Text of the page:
into his huge shoulders, swung about; his pudgy features worked; his expression and his manner changed; his reptilian eyes hardened; he puffed with his breath in gusts.
"Not so fast, my fine gentleman!" he gurgled. "There will be no such deed."
"Go on, Randolph," said my uncle, as though there had been no interruption, "let us get this business over."
"But, Abner," returned the Justice, "it is fool work, the grantor will not sign."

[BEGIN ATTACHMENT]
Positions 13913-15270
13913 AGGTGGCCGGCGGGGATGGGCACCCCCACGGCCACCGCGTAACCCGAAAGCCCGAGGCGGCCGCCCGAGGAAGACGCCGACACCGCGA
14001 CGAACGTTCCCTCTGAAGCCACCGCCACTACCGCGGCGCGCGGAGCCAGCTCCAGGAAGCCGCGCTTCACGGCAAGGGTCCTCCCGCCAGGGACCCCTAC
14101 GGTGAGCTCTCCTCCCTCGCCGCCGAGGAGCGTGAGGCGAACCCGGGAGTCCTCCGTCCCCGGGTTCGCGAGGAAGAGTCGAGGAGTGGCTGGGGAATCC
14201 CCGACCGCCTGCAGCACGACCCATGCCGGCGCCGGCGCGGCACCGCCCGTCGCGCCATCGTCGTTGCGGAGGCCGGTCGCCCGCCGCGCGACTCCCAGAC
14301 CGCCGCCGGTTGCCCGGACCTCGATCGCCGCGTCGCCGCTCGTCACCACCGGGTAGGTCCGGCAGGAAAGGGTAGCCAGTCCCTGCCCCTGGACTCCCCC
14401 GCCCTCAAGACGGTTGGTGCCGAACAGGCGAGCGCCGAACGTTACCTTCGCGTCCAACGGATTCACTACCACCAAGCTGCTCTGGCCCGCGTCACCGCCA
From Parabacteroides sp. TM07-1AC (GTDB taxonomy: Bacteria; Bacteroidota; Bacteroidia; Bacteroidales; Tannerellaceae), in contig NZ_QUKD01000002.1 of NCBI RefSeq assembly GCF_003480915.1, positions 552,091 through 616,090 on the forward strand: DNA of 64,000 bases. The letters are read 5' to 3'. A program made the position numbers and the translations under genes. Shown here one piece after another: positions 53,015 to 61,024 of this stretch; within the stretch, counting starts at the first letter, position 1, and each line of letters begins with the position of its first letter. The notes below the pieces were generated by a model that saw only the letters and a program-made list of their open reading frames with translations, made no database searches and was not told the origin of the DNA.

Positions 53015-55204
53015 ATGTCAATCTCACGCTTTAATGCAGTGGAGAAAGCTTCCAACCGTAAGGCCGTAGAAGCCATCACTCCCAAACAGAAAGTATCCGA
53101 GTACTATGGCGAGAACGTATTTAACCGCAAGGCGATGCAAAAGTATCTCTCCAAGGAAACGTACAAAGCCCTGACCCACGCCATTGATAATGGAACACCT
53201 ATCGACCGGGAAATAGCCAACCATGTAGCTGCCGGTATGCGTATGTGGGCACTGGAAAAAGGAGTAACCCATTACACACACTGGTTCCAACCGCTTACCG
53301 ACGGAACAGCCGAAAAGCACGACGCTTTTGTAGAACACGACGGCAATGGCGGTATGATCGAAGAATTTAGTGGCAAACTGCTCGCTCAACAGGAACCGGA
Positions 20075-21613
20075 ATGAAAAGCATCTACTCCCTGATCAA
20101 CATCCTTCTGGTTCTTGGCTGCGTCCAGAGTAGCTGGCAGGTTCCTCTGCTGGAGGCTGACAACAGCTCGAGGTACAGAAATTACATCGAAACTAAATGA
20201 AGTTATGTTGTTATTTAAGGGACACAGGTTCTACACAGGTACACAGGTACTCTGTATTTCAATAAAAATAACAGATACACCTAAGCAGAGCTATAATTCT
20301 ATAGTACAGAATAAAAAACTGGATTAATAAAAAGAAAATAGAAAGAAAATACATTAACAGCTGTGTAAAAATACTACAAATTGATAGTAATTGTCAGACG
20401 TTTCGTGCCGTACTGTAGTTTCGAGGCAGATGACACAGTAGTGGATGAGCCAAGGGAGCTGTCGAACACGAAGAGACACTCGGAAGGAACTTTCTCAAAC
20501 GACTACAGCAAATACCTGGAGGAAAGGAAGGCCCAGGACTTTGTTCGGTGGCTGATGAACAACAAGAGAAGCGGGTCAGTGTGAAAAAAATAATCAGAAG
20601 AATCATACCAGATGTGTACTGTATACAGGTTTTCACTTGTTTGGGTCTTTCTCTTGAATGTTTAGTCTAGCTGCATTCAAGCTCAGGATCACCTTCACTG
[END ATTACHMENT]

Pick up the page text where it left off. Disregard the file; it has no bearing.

"He will sign," said my uncle, "when you have finished, and seal and acknowledge—go on!"
"But, Abner, Abner!" the amazed Justice protested.
"Randolph," cried my uncle, "will you write, and leave this thing to me?"
And such authority was in the man to impose his will that the bewildered Justice spread out his sheet of foolscap, dipped his quill into the ink and began to draw the instrument, in form and of the parties, as my uncle said. And while he wrote, Abner turned back to the gross old man.
"Wolf," he said, "must I persuade you to sign the deed?"
"Abner," cried the man, "do you take me for a fool?"
He had got his unwieldy body up and defiant in the chair.